Can Jews truly pray for a Christian monarchy? Halakhically, the answer is yes – one may even be obligated to pray for the welfare of whatever state one is in. Whether one can do so comfortably is a different question. The British monarchy, despite its tolerance towards us, was once an institution riddled with anti-Semitism. Yet today, it is simply part and parcel of British life. So despite feeling awkward about the monarchy, there is no harm done in praying for it. Now, the question of accepting a mortal monarch as the highest sovereign is one that has plagued Jews for centuries – after all, we are reminded, there is only one King of Kings. This whole experience of becoming a republican has thus reminded me that there is still one Monarch whose subject I am.
What are the implications of being subject to a divine monarchy? Obviously, this has been a topic since the days of the Bible – remember how the prophets castigated the mortal kings of Israel and Judah? However, I think for those of us living in the modern era –as a people whose population is concentrated in the two republics of Israel and the United States – at least three consequences can be thought of with relation to living in liberal democratic states today:
1. There is a certain amount to which we, as Jews, can never swear absolute loyalty to any leader. Of course this fact has been heavily abused and used by anti-Semites over the generations, but the fact remains: our devotion to God, malka melekh malkhaya, reminds us that we will have some obligations beyond those imposed by the state. Of course, we follow civil law and can show great devotion to secular states – we’ve even run a number of them – but at the end of the day our loyalty cannot be blind if it is to be Jewish. I personally think this is a good thing: we can love a country but also be critical of it, because religion forces upon us a certain critical distance.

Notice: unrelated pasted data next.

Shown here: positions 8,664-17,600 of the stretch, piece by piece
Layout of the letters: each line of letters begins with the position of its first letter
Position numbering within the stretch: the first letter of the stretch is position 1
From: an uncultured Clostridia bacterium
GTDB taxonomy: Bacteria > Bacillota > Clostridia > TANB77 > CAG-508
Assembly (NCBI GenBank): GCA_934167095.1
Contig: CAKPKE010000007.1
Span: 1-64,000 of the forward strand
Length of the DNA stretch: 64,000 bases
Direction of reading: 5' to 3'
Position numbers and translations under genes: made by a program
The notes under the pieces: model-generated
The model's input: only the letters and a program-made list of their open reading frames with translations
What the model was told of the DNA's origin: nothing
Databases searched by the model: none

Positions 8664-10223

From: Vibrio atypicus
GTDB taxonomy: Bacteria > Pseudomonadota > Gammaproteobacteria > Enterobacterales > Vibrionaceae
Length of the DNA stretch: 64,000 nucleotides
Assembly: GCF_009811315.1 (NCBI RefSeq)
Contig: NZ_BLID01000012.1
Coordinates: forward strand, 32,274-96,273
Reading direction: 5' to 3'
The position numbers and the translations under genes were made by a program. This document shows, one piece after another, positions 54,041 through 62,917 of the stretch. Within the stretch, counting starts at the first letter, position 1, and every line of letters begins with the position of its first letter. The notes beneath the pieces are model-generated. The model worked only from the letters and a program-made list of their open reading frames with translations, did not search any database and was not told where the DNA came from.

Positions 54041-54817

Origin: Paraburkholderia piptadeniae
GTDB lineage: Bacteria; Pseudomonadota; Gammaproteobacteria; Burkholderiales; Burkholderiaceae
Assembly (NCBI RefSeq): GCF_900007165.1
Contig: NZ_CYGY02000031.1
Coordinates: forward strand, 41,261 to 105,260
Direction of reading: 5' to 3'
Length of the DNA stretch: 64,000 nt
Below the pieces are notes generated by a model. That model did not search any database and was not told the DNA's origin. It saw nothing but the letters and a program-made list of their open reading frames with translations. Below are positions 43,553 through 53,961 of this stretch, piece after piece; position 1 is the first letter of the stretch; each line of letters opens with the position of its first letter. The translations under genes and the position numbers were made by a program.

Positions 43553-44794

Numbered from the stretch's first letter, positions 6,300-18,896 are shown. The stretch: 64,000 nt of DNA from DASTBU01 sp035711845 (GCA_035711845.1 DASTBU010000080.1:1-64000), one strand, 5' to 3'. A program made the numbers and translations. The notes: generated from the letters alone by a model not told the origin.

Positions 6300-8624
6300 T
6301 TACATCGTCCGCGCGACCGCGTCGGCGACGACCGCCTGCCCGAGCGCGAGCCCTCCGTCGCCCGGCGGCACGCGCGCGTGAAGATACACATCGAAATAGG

2. Having an immortal, distant, unknowable monarch also makes it easier for us to not get so wrapped up in royalist fervor. I often wonder what will happen in the United Kingdom should the Queen die tomorrow – and realize that for two weeks the whole country will go absolutely haywire. Having an immortal monarch also helps us come to terms with the fact that all human leaders – and we, too – are mortal, and perhaps also allows us to think politically beyond one leader at a time.
Of course, having God as a king has other implications – especially for Jews in states that are undemocratic, or that are becoming more undemocratic. To be a Jew in Russia, Hungary, or even Israel today has very different implications from opposing the monarchy in England. But I think anti-monarchism has certainly provided me an interesting avenue to explore subjecthood under God: if a leader is always mortal and subordinate to the king of kings, should that leader be a hereditary monarch? Or can we do better? I think we can certainly do better.
Jonathan P. Katz is an American student studying at Oxford University in England.